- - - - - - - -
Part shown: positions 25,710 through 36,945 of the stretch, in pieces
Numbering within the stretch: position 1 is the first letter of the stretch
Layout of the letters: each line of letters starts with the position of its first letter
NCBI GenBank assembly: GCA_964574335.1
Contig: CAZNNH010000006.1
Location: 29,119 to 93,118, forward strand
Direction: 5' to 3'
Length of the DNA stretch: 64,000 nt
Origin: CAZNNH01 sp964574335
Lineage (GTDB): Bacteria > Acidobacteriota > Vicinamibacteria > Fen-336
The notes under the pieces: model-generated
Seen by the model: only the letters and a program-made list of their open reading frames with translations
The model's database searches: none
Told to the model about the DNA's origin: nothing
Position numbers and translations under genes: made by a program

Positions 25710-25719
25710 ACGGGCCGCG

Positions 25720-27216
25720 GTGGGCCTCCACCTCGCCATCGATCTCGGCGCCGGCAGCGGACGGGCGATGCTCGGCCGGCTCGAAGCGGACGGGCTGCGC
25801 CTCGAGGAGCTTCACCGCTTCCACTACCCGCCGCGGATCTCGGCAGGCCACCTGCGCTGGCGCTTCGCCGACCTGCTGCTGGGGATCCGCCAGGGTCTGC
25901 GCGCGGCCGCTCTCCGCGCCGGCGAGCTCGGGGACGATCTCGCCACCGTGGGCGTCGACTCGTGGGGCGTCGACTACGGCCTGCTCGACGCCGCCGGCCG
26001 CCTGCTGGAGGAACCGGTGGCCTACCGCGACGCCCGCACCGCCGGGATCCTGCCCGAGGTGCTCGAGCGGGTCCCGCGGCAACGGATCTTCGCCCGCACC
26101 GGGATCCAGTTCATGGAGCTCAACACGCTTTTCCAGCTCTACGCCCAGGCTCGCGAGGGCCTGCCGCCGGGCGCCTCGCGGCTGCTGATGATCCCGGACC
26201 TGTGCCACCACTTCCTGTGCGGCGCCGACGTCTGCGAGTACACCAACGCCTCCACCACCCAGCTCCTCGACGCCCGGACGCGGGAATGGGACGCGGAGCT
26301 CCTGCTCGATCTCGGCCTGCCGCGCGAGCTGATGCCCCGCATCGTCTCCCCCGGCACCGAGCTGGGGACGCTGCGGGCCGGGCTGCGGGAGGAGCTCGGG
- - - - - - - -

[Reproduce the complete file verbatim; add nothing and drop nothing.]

Part shown: positions 25,710 through 36,945 of the stretch, in pieces
Numbering within the stretch: position 1 is the first letter of the stretch
Layout of the letters: each line of letters starts with the position of its first letter
NCBI GenBank assembly: GCA_964574335.1
Contig: CAZNNH010000006.1
Location: 29,119 to 93,118, forward strand
Direction: 5' to 3'
Length of the DNA stretch: 64,000 nt
Origin: CAZNNH01 sp964574335
Lineage (GTDB): Bacteria > Acidobacteriota > Vicinamibacteria > Fen-336
The notes under the pieces: model-generated
Seen by the model: only the letters and a program-made list of their open reading frames with translations
The model's database searches: none
Told to the model about the DNA's origin: nothing
Position numbers and translations under genes: made by a program

Positions 25710-25719
25710 ACGGGCCGCG

Positions 25720-27216
25720 GTGGGCCTCCACCTCGCCATCGATCTCGGCGCCGGCAGCGGACGGGCGATGCTCGGCCGGCTCGAAGCGGACGGGCTGCGC
25801 CTCGAGGAGCTTCACCGCTTCCACTACCCGCCGCGGATCTCGGCAGGCCACCTGCGCTGGCGCTTCGCCGACCTGCTGCTGGGGATCCGCCAGGGTCTGC
25901 GCGCGGCCGCTCTCCGCGCCGGCGAGCTCGGGGACGATCTCGCCACCGTGGGCGTCGACTCGTGGGGCGTCGACTACGGCCTGCTCGACGCCGCCGGCCG
26001 CCTGCTGGAGGAACCGGTGGCCTACCGCGACGCCCGCACCGCCGGGATCCTGCCCGAGGTGCTCGAGCGGGTCCCGCGGCAACGGATCTTCGCCCGCACC
26101 GGGATCCAGTTCATGGAGCTCAACACGCTTTTCCAGCTCTACGCCCAGGCTCGCGAGGGCCTGCCGCCGGGCGCCTCGCGGCTGCTGATGATCCCGGACC
26201 TGTGCCACCACTTCCTGTGCGGCGCCGACGTCTGCGAGTACACCAACGCCTCCACCACCCAGCTCCTCGACGCCCGGACGCGGGAATGGGACGCGGAGCT
26301 CCTGCTCGATCTCGGCCTGCCGCGCGAGCTGATGCCCCGCATCGTCTCCCCCGGCACCGAGCTGGGGACGCTGCGGGCCGGGCTGCGGGAGGAGCTCGGG